The same magazine goes further and adds that although the vast majority of #MeToo stories describe occurrences within the family, with a classmate, a man on the street, in a bar or at a party – where men assert power bestowed on them by mere virtue of them being men – the events that propelled the recent outcry involve powerful, prominent men who use their positions and the perks of their power to seduce, coerce, manipulate, and attack.

These men have what their victims, who are in less powerful positions, want and need: a job, good grades, a promotion, a recommendation, an audition, a role in a movie, a place close to the centre of power. They confuse and control by dangling enticements with one hand and wielding threats, implied or explicit, with the other. Weinstein’s actions led to the heightening of the #MeToo movement.

But Weinstein stands in a long line of powerful men who display arrogance and blatant disrespect for women’s rights and dignity. Who can forget President Donald Trump’s brag about kissing women without their consent, grabbing at their genitals? “When you’re a star, they let you do it,” he bragged in the now infamous 2016 ‘locker room talk’ tape – a month before his election as the leader of the so-called ‘free world’.

 

A culture of silence

Though Hollywood female celebrities have given the #MeToo movement unprecedented impetus, it must be noted that the cries of sexually abused women go beyond Hollywood and permeate every sector of modern society – everywhere in the world. And in Africa it’s deep-rooted in secrecy and taboo.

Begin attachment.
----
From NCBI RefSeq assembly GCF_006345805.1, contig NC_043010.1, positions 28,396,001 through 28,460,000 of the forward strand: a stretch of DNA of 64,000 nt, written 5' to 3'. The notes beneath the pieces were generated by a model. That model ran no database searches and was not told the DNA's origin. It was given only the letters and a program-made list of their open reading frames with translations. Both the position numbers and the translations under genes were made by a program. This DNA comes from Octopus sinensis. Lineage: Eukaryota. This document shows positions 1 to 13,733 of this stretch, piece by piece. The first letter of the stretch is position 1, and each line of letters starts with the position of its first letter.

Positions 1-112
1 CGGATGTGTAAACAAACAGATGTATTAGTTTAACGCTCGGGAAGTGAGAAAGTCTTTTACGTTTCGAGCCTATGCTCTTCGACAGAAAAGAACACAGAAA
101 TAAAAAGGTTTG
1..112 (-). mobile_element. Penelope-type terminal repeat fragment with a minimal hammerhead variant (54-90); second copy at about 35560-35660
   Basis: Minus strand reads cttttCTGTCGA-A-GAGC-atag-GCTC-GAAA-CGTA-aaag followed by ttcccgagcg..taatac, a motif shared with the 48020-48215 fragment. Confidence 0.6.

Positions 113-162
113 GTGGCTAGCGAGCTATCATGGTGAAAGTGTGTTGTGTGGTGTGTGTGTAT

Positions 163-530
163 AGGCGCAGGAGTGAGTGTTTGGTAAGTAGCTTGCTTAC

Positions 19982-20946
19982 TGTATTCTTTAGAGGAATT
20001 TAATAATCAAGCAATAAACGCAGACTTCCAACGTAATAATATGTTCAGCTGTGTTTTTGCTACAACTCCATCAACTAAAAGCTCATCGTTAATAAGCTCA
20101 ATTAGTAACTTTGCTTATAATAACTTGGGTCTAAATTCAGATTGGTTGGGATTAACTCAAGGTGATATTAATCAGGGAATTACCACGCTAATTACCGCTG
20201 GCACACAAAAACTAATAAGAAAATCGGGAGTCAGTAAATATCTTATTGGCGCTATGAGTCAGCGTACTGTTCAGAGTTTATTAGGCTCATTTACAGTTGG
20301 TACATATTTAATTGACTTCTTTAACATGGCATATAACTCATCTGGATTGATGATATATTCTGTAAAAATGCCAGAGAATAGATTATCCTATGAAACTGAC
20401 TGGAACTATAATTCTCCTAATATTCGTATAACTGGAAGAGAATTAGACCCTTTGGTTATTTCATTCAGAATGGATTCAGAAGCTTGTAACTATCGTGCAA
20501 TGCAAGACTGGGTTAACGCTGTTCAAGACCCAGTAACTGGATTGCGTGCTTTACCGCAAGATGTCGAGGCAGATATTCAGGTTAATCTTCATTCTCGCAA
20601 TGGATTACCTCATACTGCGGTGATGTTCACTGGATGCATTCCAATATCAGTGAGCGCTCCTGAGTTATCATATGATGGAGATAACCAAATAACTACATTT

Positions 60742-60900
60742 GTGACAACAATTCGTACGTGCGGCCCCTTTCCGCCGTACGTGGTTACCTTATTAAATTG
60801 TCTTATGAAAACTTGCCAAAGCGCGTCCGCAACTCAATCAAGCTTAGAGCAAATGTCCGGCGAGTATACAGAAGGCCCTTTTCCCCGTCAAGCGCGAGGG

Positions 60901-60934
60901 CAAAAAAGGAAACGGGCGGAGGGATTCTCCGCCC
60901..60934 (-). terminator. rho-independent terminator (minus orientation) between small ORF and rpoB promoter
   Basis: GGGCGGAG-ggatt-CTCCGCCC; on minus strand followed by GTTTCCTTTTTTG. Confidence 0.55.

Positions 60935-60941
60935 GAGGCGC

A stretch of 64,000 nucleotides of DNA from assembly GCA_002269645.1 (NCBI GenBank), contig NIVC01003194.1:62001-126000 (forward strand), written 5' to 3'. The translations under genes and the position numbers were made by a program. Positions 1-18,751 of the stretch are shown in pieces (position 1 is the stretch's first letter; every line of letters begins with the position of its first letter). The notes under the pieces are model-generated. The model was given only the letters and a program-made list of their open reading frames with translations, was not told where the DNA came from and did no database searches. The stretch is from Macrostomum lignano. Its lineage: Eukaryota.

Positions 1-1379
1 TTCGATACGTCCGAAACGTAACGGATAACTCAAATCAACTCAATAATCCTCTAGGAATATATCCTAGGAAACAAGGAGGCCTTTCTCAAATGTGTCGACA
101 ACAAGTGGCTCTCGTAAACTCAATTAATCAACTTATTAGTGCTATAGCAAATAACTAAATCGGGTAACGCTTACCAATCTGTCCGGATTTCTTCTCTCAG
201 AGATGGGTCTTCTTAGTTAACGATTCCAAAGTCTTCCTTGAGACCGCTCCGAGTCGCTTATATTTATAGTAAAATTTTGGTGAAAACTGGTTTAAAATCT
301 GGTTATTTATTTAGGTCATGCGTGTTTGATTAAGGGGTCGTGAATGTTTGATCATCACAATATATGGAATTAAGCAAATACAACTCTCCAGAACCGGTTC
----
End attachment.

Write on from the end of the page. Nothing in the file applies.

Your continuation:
A new study by the Inter-Parliamentary Union the Parliamentary Assembly of the Council of Europe, for instance, shows that acts of sexism, abuse and violence against women are widespread in parliaments across Europe. The findings reveal that 85 per cent of women MPs have suffered from psychological violence in parliament. The report further adds that women MPs under 40 are more likely to be harassed; female parliamentary staff endure more sexual violence than female MPs; and that the majority of parliaments don’t have mechanisms to enable women to speak out.

Women victims who have chosen to share their experiences say that such abuse changed their lives, blighted their confidence and shattered their innocence. It led them down a destructive road of deep depression and shame. This has negatively affected how such women consequently live, love and relate even with their children.

The recent testimony of Dr. Christine Blasey Ford against the Supreme Court Justice nominee, Brett Kavanaugh, painted a powerful picture of a victim’s wounds. This accomplished woman’s testimony as given to the USA Senate showed a woman deeply scarred. Memories of an event that had happened decades ago were still raw and painful. Sadly, whenever such women come up, they are often condemned to endure a public trial premised upon their looks, personalities and character. No one believes them. This is perhaps the key reason why most victims continue to perpetrate a culture of silence choosing to privately nurse their scars. Kavanaugh is now a Supreme Court Judge.

It is no small matter when a woman’s right to shine is replaced by paralysing shame. Healthy, confident women are the strong fabric upon which any society is built and sustained.

What makes the #MeToo movement so powerful is that it has given victims a voice and the courage to speak out. It is finally providing a powerful avenue and a safe space for victims to share, seek support and find real healing. Powerful male perpetrators are now shifting uneasily in their seats, being forced to confront their actions for the first time.